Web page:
One of the things influencing these outcomes is something psychologists call the Halo Effect.  This refers to our tendency to ascribe positive attributions to people or things close to successful outcomes.  For example, if a movie is a hit, we tend to go to see the sequel, and buy books written by authors who have previously written bestselling books.  We do these things even though we know that sequels are rarely as good as originals, and that sometimes authors simply rehash their initial bestseller under a new title.  Success confers its glow to things and people associated with it.   

The principle holds true in careers that are launched during recessions.  Previous success makes us look like winners in the eyes of others, but career stagnation makes us look like losers.  As we’ve seen, success is often dependant on the economic conditions under which we enter the labor market.  Economic downturns offer fewer opportunities to showcase our abilities, and that disadvantage follows us for the rest of our career.

This all sounds awfully bleak and depressing, but there is a different way to look at these lessons.

Now that we know about things like the Fundamental Attribution Error and the Halo Effect we can figure out how to use them to our advantage.  You might not be able to use accolades or endorsements from a traditional job to illustrate your abilities, but you can create your own.  We all have goals and dreams – things we have thought about, but never did because it was too time consuming, expensive, or maybe we just didn’t know where to start.  Very often those dreams and goals are related to things that we are passionate about or spent a lot of time practicing.  Put all that together – dreams, goals, practice and passion – and you may have some formidable accomplishments very close.  Now is the time to put those opportunities into gear. 

Right now might the time to write that book or magazine article you’ve always considered, or to patent an idea or invention.  Use that accomplishment as a Halo Effect to make yourself look like an expert.  Do something noteworthy position next to the successes of others and tell the world about it.  People will want to be associate themselves with you, and that leads to making the kinds of contacts that helps ensure future successes.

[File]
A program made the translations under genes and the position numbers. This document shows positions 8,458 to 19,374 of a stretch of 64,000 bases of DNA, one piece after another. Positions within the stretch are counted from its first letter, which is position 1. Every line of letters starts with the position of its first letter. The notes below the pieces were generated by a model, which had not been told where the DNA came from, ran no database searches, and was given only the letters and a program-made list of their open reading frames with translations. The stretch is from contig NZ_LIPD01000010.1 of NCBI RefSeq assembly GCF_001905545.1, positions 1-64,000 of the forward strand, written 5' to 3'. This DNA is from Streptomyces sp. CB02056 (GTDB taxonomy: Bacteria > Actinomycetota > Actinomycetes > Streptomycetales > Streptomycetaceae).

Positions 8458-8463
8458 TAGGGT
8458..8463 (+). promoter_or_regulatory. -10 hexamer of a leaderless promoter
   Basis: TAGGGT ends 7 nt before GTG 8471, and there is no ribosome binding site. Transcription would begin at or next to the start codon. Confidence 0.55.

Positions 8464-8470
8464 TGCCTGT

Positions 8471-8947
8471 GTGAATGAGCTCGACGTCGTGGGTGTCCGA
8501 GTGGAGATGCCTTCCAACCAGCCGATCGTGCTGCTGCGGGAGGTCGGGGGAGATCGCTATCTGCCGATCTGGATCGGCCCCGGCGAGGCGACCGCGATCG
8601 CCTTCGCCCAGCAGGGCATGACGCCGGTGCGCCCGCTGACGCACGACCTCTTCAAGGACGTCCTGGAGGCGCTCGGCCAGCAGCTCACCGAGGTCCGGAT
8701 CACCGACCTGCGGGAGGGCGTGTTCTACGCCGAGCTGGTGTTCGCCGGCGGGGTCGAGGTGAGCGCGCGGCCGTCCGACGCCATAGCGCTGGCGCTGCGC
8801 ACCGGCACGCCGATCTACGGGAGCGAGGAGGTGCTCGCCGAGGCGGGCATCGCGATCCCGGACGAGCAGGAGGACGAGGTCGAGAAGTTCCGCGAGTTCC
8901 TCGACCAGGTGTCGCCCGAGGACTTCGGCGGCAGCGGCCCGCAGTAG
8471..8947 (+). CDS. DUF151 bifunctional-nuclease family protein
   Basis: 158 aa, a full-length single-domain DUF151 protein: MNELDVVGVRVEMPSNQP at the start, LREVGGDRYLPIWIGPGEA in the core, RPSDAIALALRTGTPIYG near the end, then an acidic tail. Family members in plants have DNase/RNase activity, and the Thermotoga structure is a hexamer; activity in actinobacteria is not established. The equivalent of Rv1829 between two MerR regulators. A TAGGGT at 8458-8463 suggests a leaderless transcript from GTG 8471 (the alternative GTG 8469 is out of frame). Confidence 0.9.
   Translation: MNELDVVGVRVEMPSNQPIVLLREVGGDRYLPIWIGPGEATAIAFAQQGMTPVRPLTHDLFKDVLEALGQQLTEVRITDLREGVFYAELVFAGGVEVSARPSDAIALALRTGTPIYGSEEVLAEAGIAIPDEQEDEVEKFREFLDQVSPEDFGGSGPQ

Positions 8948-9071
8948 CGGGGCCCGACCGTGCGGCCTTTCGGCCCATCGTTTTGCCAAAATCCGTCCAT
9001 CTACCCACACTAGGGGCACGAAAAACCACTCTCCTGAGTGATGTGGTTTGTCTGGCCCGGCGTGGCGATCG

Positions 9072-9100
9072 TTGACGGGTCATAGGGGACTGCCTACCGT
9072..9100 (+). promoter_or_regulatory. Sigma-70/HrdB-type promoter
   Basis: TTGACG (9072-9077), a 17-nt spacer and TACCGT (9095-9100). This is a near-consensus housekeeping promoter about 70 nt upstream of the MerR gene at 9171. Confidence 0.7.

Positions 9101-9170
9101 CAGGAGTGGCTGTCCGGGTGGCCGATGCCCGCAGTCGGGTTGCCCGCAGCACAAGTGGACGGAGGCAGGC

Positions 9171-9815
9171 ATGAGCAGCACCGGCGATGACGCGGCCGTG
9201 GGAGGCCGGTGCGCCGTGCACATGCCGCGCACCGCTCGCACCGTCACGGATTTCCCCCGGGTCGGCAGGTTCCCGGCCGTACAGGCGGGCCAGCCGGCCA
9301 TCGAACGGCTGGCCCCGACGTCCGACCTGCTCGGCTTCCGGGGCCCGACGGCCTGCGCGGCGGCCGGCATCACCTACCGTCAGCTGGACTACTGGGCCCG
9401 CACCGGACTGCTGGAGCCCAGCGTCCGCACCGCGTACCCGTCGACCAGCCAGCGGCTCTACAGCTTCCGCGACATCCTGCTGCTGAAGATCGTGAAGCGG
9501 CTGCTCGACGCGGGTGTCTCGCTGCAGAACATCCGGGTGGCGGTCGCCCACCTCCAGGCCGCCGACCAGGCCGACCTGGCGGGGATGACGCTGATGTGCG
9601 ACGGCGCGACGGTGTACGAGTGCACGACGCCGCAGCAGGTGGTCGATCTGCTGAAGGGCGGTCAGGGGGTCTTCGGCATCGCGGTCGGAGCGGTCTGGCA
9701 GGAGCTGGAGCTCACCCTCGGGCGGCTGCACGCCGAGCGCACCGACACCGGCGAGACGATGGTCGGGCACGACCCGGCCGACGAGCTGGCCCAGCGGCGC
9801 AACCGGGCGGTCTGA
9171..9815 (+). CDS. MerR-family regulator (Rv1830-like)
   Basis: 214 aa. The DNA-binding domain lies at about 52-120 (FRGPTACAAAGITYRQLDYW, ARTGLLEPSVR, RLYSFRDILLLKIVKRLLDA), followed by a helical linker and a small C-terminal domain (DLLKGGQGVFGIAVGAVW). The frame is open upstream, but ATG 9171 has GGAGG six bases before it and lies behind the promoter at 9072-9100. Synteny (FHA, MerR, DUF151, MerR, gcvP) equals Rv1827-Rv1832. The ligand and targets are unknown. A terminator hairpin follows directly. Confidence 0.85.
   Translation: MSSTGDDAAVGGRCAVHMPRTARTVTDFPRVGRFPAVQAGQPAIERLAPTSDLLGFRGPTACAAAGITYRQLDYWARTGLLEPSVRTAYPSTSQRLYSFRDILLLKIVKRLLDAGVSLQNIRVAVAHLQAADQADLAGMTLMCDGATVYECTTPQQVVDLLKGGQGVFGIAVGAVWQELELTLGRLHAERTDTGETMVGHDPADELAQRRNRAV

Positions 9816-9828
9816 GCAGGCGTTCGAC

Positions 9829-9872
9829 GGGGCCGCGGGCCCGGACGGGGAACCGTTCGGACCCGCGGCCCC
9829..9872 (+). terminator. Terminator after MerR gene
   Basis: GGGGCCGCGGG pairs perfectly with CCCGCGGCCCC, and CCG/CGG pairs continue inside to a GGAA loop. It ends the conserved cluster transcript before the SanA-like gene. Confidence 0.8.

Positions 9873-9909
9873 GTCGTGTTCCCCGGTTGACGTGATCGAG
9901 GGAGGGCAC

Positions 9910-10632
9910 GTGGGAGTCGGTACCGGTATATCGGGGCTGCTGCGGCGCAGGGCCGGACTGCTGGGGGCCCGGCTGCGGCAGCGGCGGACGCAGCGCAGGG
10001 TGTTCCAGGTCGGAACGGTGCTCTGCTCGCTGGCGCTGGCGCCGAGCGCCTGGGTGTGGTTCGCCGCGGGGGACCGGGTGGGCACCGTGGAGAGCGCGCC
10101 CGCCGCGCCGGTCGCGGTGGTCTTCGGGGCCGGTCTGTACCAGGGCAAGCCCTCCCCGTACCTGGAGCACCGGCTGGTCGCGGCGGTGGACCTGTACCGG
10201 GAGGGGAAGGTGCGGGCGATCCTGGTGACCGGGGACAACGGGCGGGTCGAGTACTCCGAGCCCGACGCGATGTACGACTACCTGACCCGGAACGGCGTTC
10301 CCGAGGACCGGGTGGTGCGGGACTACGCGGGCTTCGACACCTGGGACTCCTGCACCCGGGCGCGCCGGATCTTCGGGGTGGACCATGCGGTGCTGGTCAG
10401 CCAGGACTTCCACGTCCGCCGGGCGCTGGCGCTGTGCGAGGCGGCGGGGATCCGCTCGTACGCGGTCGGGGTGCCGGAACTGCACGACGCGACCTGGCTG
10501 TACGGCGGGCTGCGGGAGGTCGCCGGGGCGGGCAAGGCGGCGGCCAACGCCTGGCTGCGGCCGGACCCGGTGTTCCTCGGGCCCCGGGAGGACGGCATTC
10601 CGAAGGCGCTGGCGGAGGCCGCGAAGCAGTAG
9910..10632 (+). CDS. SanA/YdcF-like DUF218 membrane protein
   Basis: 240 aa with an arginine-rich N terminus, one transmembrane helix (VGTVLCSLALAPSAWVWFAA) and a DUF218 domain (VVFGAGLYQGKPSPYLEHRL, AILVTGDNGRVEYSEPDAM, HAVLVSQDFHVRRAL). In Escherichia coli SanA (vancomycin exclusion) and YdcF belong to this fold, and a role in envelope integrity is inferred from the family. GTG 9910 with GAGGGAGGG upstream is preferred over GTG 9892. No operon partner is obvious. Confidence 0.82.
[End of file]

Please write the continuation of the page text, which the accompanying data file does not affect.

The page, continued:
Remember that the Fundamental Error Attribution means that people will tend to see you as a self made success, so don’t say or do anything to dissuade them from thinking so.  Don’t chalk up your success to luck or good fortune, even though they play a large part.  Modesty just undermines the power of the Fundamental Error Attribution.  Instead, mention the amount of time you practiced or studied or worked on your project and give thanks for the skill, talent or intelligence you have been blessed with.  This was not something anyone could do – it was something only you could do, because, well, you did it.  This approach supports the Fundamental Attribution Error that makes others assume that you are solely responsible for what you have accomplished. 

 We are living in a new era.  Things have changed and we have to think in different ways than we have in the past.  We need to learn new ways to make a living, and understanding the work of Lisa Kahn and concepts like the Fundamental Attribution Error and the Halo Effect can open opportunities that we never knew existed.   

References

Kahn, L.  B. (2008).  Job durations, match quality and the business cycle: What we can learn from firm fixed effects.  Unpublished Working Paper.  Harvard University.

Kahn, L.  B. (2009).  The long-term labor market consequences of graduating from college in a bad economy.  Labour Economics, 17(2), 47.

Mlodinow, L.  (2008). The Drunkard's walk: How randomness rules our lives (1st ed.).  New York: Pantheon Books.